You Were Never Really Here (2017)

Lynne Ramsay | 1hr 35min

The prisons which Lynne Ramsay’s characters trap themselves inside are not made of material, but of time and memories, reverberating with echoes of past traumas and in the case of Joe, teasing him with visions of potential futures. As he lumbers through everyday life caring for his elderly mother, he disappears into himself as a hulking mass of emptiness, and then when he sets himself to work he transforms into a force of pain and justice. His targets? Human traffickers, specifically those who kidnap and profit off young girls. For a man who lives in persistent agony and possesses the talent to exact that suffering upon others, the cause towards which he channels it is surprisingly noble, though given how closely he identifies with the corrupt world around him, these missions to restore its lost innocence touchingly point towards a shred of hope for his own salvation.

Saving young victims of trafficking is only one path out of his mental prison though. The other is far blunter, and much easier. Just as Joe is plagued by visions of Nina, one specific girl he has been tasked with rescuing, so too does he indulge in fantasies of his own suicide, imagining the sort of release that would come with letting it all go. Equally as immediate as his own prospective futures is his tragic past, punctuating the narrative in bursts of flashbacks that reveal glimpses of an abusive childhood he continues to re-enact in the present, wrapping himself up and suffocating in plastic just as his father used to do to him, all the while Ramsay reveals the direct parallels between these timelines in graphic match cuts.

Ramsay continues to prove her credentials as one of the great editors working today, give us these short, sharp bursts of traumatic flashbacks that also work as match cuts.

Like all of her films before, You Were Never Really Here is far less concerned with crafting a plot and dialogue than it is creating an impressionistic sense of a lonely, disorientated mind out of montages, leaping across time in non-linear structures that destabilise any notion of objective reality. With such a minimalist screenplay, Ramsay frees herself up to follow in the steps of such experimental silent filmmakers as Sergei Eisenstein by building hypnotic rhythms and powerful visual juxtapositions in the editing room, drawing us into a bitter nightmare of hallucinations and flashbacks quietly spinning out of control.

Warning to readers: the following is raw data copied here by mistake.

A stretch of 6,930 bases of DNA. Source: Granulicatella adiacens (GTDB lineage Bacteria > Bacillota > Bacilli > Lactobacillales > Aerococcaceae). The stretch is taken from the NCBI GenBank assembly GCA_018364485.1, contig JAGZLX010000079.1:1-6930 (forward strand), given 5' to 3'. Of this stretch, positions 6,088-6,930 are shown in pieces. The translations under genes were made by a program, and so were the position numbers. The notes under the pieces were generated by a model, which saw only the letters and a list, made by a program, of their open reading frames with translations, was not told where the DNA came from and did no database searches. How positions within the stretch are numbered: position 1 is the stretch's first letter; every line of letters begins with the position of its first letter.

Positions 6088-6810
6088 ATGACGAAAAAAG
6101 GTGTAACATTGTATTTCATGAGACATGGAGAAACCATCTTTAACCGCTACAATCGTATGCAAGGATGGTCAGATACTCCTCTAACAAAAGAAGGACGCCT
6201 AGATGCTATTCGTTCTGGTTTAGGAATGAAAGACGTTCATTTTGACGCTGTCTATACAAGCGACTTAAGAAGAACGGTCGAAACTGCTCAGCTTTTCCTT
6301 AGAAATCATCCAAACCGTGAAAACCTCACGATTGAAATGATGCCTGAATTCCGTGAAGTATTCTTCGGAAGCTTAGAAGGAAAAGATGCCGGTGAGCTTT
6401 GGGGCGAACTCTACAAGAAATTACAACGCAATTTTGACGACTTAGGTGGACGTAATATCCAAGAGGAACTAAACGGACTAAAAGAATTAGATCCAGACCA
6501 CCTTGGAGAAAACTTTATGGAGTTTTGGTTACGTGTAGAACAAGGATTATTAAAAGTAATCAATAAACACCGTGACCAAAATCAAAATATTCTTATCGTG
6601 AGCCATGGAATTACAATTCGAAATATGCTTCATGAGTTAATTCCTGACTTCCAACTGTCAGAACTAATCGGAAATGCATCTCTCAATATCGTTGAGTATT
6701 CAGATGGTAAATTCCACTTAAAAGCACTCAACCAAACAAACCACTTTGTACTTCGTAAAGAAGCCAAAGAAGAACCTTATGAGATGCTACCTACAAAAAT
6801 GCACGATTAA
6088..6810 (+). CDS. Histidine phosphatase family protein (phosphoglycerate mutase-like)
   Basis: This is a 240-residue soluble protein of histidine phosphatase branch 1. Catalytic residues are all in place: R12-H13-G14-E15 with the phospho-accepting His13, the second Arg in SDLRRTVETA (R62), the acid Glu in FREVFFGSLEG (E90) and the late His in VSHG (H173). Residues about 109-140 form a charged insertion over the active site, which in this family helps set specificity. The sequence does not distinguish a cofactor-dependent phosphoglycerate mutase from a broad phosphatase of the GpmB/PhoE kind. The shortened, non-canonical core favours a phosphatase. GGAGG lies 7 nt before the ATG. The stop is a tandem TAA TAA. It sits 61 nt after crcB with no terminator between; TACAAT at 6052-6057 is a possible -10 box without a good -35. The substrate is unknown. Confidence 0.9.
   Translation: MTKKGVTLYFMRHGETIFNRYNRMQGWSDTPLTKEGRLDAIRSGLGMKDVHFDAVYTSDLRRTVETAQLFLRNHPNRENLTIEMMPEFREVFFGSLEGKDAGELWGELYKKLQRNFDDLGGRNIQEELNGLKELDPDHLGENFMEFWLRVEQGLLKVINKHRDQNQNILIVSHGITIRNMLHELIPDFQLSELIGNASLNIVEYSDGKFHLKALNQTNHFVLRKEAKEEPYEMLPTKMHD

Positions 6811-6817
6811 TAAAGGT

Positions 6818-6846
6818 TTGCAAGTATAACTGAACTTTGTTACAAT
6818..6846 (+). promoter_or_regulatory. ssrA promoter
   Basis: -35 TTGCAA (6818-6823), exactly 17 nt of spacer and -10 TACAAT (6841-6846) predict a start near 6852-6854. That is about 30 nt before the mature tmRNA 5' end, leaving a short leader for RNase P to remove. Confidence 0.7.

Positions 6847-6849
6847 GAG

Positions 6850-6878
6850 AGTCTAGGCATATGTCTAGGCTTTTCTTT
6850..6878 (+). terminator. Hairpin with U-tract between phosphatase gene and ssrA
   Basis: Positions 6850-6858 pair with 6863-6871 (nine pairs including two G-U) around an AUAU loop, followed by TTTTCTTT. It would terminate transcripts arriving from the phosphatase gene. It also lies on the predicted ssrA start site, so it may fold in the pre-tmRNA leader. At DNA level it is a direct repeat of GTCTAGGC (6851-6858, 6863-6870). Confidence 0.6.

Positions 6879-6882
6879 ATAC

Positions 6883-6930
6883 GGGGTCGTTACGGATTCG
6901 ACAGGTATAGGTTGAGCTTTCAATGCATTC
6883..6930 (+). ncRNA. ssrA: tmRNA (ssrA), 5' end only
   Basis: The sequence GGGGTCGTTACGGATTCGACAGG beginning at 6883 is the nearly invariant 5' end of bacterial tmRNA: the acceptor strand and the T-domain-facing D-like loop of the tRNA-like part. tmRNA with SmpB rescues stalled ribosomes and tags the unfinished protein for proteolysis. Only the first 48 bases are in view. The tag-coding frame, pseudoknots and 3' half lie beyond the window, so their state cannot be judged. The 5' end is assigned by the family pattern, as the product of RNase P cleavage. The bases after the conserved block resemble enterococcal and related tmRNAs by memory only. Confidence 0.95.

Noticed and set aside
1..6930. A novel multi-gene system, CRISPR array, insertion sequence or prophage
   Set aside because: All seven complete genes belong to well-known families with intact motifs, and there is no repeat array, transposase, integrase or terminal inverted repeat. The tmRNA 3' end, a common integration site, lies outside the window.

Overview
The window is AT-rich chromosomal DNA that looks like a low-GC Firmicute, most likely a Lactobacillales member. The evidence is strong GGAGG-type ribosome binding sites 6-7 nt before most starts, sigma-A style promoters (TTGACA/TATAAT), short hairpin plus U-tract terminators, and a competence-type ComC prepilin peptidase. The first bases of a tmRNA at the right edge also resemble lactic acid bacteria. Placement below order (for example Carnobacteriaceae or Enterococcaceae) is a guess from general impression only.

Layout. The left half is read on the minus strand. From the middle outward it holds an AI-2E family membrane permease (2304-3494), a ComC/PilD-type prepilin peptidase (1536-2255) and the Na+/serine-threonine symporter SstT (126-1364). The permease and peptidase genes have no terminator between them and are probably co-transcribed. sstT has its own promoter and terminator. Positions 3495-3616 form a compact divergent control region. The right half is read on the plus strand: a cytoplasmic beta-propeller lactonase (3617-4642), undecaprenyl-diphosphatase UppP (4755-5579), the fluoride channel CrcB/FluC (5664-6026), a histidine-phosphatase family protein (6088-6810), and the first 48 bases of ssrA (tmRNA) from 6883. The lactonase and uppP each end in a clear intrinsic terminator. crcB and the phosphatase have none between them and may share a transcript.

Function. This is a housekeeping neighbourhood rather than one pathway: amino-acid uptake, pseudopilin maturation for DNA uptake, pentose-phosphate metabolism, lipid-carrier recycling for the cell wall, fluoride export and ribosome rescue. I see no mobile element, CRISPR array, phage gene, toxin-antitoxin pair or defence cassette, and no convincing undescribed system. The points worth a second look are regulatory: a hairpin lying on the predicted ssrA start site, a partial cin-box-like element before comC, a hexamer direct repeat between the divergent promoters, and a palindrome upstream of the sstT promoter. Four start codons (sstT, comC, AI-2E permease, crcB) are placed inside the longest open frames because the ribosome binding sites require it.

Arresting images such as these becoming part of Ramsay’s ethereal, dreamy atmosphere.

Inhabiting the vessel of trauma that Ramsay’s restless style whirls around is Joaquin Phoenix, whose aptitude for psychologically broken characters takes on entirely different dimensions here than we have seen before. His face is covered in shaggy, grey hair, serving the same purpose as his baggy clothing and low-profile cap in concealing the shape and identity of the man who lies beneath. Neither fat nor muscular seem like proper descriptions here, but he is heavy, laying his whole body into physical confrontations and choosing the blunt force of a hammer over other more practical weapons. Few of Joe’s opponents pose any real challenge to his raw physical power, and we come to accept this to the point that Ramsay eventually excludes his fights altogether as he infiltrates a mansion where Nina is being held captive. Instead, we simply cut between the black-and-white surveillance footage of his determined trudge through the halls and the quiet aftermath of each encounter along the way, his enemies silently lying in pools of their own blood.

Ramsay’s use of negative space in framing Joaquin Phoenix superbly underscores Joe’s own emptiness.

Aside from one ambush that takes him unaware, it is evident that taking out these corrupt men poses little challenge to Joe, leaving the film open to a more internal conflict that pitches him against his own self-destructive psyche. Inside it, a haunting sound design of panicked whispers and Jonny Greenwood’s score of uneven, percussive beats melds with such perfect unease into Ramsay’s fragmented editing style, while in her mise-en-scène she continues to frame Joe in all sorts of mirrors that seem to reflect broken or incomplete visions of himself back at him. At times it is all too easy to sink into the ambient sea of bloody violence and death that she crafts here, but just as our troubled protagonist cannot escape those unexpected, sharp flashes of trauma, we too never fully acclimate to his ongoing pain. It is that possibility of just one more young life being saved which pulls us along, raising us up to the surface when the depression takes hold, and which offers a revitalised sense of purpose for even the most hopelessly imprisoned minds.

Fragmented mirrors and distorted reflections a recurring motif throughout Ramsay’s mise-en-scène. A truly internal character study of trauma and self-punishment.

You Were Never Really Here is currently streaming on Kanopy, and available to rent or buy on iTunes, YouTube, and Google Play.


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